Christine Neulieb November 3, 2011 - 11:59am
First, fair warning: this is a frivolous post, a tale of pop culture, written to accompany the eating of leftover Halloween candy.The week leading up to Halloween brought television two new fairy-tale inspired dramas, NBC's Grimm and ABC's Once Upon a Time. Grimm is a police procedural with a supernatural twist (one of the cops is a descendant of the Brothers Grimm and has inherited a vocation for hunting monsters). Once Upon a Time supposes that an evil curse has trapped fairy tale characters in the modern town of Storybrooke, Maine, unable to remember where they came from, but with a prophecy about a lost daughter returning to break the curse. The monsters in Grimm are derived from the original, gory tales of the Brothers Grimm; the characters in Once Upon a Time are drawn from the sanitized Disney tales.Of course I was much more optimistic about Grimm. I can't stand sanitized fairy tales with simpering princesses and sugar-coated endings. So I watched Grimm first and was sorely disappointed. The show feels like a third-rate imitation of a Joss Whedon series. The production and writing are sloppy; the plot twists are predictable; nothing about it feels original.Once Upon a Time, on the other hand, which I expected to hate, left me impressed. The characters have complex and plausible human interactions, in the fairy-tale scenes as much as in the real-world ones. Prince Charming tells Snow White that surely the Evil Queen can't hurt her; Snow White shoots back in a tone dripping with sarcasm: Really? She poisoned an apple because she thought I was prettier than her. Costume and set design are richly imagined and have a distinct realism about them the princesses wear gowns that suggest Alexander McQueen more than classic Disney animation. Rumpelstiltskin is not just mischievous, he's unhinged and possibly malevolent. The casting is brilliant. The story is not predictable, and the writing is tight all the guns on the wall in scene one are fired by the end of the episode.Once, in other words, attempts to present the Disney tales come of age, imbued with real human drama and stripped of their saccharine trappings. It's a tall order. The promises of the pilot episode are going to be hard to follow through on. One slip in tone and the story could veer into the saccharine or even ridiculous. Pacing is also going to be a challenge: the initial setup suggests the beginning of a feature film more than a multi-season television drama, and it's hard to imagine the premise holding for more than one season. Still, the pilot was good enough that I'll stick around for a few more episodes and see what these writers can come up with they might just be able to work a bit of magic. If you're in the mood for some lighter viewing, this series is worth checking out.My one criticism, at this point, is that its feminism might be overdone. Like the literary fairy tales of Angela Carter, Once introduces strong female characters three of them, on whom the story centers. The men don't have a whole lot to do; so far they seem to exist mostly as pretty faces or else pawns in a dangerous, female-dominated game. (The one exception, the male creature with designs of his own, is Rumpelstiltskin; but he is monstrous.) This arrangement felt skewed to me, a sort of reverse sexism, and brought to mind all the recent journalistic buzz about "the end of men." Its not that I think the princesses should go back to behaving like wilted lettuce and let the men rescue them, it's just that having at least one fully developed male character in the ensemble (and/or a weak female character to contrast with all the strong ones) would make the story more believable. The objectification of one sex is never a good idea. Ethically, it's unfair; artistically, it drains half the human race of its agency and therefore weakens a story, no matter which half the artist decides to favor.We now return you to your regularly scheduled high culture.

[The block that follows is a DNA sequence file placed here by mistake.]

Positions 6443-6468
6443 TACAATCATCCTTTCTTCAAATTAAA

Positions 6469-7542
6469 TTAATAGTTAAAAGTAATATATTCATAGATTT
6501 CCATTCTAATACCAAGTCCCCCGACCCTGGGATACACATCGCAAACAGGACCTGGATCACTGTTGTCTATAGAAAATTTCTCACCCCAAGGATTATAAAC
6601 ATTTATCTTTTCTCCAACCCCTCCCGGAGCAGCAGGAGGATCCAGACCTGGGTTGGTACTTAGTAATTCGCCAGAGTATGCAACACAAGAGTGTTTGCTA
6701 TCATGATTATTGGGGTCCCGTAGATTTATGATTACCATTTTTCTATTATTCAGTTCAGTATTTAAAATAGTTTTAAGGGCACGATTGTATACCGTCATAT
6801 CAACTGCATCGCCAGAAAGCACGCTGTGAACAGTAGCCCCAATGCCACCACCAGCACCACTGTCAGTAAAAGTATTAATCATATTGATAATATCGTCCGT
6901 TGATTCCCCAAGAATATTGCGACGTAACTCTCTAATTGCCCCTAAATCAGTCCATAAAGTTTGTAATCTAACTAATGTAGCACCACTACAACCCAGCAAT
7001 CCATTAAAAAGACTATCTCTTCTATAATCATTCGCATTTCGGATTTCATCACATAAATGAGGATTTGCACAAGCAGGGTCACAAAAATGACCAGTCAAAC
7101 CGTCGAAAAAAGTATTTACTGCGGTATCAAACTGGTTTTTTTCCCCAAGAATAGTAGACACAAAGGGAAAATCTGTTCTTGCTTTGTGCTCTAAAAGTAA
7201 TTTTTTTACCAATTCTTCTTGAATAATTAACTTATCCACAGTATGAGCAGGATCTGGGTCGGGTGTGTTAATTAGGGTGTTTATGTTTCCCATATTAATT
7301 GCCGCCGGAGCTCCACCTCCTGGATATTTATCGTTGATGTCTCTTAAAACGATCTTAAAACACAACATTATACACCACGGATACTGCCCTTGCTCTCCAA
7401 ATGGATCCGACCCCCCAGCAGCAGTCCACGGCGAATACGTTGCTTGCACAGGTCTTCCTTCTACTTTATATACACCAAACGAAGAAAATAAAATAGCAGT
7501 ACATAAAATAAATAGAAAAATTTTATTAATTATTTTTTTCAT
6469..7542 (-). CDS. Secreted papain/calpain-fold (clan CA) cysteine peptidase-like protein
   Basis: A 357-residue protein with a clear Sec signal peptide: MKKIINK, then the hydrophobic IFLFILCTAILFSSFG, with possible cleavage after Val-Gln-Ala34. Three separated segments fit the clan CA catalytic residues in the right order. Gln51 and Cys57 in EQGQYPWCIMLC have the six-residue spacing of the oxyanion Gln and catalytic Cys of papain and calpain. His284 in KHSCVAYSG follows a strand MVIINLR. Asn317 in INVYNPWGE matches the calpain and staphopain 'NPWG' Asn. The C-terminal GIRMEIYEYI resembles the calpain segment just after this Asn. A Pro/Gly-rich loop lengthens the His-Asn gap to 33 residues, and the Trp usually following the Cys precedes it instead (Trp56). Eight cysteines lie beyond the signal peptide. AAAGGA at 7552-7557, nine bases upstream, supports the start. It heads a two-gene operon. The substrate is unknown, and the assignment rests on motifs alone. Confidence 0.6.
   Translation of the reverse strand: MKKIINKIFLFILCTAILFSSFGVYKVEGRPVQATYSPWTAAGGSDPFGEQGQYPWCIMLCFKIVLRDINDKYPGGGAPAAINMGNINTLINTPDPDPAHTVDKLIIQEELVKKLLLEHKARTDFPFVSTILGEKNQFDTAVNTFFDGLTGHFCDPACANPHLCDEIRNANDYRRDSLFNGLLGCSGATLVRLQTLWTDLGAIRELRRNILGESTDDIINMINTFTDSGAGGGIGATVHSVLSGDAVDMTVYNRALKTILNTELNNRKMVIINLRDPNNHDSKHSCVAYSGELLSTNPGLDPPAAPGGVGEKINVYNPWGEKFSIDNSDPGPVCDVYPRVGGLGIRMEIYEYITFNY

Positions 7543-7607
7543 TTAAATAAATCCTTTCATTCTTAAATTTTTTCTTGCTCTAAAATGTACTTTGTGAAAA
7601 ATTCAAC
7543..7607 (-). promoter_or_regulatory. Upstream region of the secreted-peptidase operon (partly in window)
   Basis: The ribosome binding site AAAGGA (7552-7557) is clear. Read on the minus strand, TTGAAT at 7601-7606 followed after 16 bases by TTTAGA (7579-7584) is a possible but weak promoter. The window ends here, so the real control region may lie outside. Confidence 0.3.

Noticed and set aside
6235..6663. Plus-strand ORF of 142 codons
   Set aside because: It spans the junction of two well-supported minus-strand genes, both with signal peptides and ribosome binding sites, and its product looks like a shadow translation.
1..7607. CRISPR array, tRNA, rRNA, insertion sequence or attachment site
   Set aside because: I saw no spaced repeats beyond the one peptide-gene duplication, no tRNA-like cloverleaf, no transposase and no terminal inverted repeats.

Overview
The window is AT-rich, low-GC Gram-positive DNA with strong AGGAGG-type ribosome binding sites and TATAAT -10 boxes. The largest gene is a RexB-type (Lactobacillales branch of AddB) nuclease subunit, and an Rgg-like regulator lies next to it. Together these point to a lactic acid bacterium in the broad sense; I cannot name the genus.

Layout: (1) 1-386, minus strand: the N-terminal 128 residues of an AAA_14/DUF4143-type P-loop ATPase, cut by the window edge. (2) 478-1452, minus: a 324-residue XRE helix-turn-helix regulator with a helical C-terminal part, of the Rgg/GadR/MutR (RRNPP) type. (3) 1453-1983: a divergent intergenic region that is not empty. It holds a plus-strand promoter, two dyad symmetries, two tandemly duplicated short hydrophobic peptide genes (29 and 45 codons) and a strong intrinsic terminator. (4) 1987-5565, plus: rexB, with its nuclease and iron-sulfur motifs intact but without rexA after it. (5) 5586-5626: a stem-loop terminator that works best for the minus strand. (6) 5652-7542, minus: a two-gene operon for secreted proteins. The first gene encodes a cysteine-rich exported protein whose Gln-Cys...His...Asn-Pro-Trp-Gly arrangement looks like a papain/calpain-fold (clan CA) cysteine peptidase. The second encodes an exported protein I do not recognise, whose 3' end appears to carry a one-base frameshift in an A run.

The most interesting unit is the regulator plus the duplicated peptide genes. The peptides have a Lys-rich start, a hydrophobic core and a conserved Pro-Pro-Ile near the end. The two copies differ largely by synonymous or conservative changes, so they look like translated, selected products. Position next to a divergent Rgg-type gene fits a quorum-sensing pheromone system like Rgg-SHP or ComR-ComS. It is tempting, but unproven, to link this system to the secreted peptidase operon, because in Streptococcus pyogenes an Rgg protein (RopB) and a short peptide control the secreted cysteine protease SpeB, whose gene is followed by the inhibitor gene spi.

About the Author
Christine Neulieb is a former Commonweal editorial assistant.